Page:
NexGen to the Nth Degree (includes video)

next-generationIn thinking about when the founders of NexGen decided on their new company's name, one wonders whether, at the time, it was something of a placeholder—unless they were fortune-tellers as well as successful storage dudes that is! Since its founding in 2011, the company itself is on its fourth generation in as many years; and now, once more independent, finds itself well placed in what can be more generically called the next generation of storage arrays.
Let me explain: founded as a sophisticated hybrid array producer with the added bonus of then-nascent QoS, NexGen was quickly acquired by FusionIO (which desperately needed storage software functionality!) only for both entities to be gobbled up by SanDisk (which didn't share those needs, due to both a different strategy and having its own existing software efforts). And so—take 4—NexGen is spun back out as its own entity once more.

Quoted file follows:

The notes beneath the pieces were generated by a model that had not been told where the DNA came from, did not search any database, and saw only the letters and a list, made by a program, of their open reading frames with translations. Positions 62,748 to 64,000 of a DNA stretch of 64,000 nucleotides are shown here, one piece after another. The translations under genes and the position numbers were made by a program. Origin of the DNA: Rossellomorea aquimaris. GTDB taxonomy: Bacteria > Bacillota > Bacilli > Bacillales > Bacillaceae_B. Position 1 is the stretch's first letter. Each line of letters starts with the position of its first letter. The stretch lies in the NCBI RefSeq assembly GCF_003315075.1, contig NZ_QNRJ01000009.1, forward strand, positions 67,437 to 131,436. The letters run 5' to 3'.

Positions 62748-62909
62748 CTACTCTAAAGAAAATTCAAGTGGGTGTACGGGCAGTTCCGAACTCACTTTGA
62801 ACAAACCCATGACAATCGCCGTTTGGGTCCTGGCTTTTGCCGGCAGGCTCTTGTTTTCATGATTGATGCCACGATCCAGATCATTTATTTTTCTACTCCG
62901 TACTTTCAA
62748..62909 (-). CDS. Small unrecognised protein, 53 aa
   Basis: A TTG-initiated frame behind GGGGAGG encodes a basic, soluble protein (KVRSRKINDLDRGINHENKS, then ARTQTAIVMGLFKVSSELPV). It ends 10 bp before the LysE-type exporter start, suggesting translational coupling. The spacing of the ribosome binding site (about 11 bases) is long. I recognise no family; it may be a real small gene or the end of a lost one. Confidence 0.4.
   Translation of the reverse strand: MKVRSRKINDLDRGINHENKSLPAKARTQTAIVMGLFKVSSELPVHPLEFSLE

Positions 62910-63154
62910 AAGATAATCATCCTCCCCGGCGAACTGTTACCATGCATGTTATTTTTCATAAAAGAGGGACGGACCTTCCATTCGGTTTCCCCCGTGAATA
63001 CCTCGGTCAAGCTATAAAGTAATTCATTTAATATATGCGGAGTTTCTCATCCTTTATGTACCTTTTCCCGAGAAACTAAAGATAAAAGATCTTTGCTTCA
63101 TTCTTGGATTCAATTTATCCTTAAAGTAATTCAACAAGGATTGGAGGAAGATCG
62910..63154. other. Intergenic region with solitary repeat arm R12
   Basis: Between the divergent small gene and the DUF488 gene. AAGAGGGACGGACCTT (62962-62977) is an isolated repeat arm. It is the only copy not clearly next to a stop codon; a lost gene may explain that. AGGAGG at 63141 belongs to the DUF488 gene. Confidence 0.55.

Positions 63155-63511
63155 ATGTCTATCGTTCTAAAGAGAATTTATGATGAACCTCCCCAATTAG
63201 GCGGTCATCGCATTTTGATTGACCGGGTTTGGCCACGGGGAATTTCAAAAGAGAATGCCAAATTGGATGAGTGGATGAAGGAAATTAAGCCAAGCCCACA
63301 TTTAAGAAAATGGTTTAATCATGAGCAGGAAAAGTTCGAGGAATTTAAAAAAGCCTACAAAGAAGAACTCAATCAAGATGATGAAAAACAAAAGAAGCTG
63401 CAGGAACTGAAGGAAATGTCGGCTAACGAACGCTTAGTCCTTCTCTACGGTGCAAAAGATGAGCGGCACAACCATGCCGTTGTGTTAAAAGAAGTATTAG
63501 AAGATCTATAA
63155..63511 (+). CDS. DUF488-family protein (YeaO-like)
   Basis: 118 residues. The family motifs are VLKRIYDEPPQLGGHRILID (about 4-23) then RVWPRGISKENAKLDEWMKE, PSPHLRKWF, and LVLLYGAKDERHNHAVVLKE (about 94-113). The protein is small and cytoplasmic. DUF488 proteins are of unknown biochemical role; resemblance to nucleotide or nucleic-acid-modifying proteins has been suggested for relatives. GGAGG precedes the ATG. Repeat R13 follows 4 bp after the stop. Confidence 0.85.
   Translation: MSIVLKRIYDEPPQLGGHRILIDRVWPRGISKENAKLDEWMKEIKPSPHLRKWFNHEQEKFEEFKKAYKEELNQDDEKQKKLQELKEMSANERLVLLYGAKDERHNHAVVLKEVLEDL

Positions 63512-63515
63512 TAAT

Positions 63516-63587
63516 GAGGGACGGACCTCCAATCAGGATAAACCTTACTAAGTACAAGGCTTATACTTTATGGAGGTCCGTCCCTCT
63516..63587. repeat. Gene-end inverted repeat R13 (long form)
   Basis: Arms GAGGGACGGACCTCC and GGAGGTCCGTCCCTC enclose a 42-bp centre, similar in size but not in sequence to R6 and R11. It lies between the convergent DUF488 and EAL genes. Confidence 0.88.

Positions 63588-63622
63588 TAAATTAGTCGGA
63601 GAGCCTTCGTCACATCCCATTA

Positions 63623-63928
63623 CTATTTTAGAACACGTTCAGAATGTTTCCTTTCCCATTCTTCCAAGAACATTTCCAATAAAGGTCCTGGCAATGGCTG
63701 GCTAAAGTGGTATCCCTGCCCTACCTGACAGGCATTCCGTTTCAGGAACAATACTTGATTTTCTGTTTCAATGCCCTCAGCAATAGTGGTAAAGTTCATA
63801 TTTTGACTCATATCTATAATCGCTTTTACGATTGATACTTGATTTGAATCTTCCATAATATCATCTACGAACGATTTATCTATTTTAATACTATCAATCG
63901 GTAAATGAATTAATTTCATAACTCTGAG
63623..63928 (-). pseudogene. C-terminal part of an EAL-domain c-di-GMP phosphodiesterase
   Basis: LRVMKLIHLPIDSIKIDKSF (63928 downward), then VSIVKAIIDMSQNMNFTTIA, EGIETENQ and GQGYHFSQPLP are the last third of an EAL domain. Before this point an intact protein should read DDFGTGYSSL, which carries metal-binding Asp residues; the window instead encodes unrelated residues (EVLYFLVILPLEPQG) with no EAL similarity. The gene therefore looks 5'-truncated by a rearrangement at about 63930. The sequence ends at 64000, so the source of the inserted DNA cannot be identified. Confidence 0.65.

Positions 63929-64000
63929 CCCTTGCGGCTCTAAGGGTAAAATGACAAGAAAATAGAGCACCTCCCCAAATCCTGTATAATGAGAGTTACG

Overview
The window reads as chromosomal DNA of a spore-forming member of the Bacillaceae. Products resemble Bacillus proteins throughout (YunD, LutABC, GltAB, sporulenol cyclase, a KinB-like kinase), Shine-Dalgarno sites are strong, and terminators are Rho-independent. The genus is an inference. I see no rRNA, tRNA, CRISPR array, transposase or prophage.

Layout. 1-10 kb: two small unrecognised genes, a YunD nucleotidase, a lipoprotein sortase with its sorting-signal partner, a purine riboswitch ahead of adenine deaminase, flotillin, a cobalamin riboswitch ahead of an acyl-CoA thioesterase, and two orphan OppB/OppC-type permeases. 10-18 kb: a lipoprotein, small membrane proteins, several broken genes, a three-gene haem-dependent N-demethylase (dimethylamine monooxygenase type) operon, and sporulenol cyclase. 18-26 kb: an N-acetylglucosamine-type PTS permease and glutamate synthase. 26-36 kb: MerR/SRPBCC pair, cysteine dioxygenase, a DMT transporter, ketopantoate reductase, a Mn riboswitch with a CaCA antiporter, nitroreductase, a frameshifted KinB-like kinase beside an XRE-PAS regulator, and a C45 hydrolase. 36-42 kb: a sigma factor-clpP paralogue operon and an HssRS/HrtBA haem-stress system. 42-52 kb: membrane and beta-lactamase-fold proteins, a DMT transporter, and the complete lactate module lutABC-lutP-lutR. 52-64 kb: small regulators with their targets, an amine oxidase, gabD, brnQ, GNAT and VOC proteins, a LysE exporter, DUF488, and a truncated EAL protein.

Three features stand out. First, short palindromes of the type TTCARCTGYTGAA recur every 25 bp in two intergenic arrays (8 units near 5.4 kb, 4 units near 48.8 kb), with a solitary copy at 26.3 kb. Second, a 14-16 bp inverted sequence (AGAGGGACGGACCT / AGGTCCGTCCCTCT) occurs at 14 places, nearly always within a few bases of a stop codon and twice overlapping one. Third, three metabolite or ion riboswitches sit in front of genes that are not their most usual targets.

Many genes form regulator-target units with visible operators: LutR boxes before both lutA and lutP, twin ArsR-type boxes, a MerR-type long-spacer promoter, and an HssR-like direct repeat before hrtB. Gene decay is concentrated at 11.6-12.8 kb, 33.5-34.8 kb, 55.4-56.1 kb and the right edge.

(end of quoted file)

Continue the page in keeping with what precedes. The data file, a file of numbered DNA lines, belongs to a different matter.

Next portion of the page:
Much as the company is anxious to parade its progress—both in terms of R&D efforts and customer aquisition—while in the shadows of being someone else's business unit, the fact is that however you cut it, it was pretty much off the general-market-conversation radar for a couple of years, too. So, now its primary challenge is to get known—to (re)generate awareness and interest. The product sophistication and capabilities are there, but storage is a market where a seat at the decision table often counts way more than just what's on the datasheet!

As NexGen was building toward its latest, significant product release (which happens tomorrow), I took the opportunity to sit down recently with its VP of Marketing, Chris McCall, to see how it was planning to make itself relevant and compelling to the current (next!?) generation of storage buyers.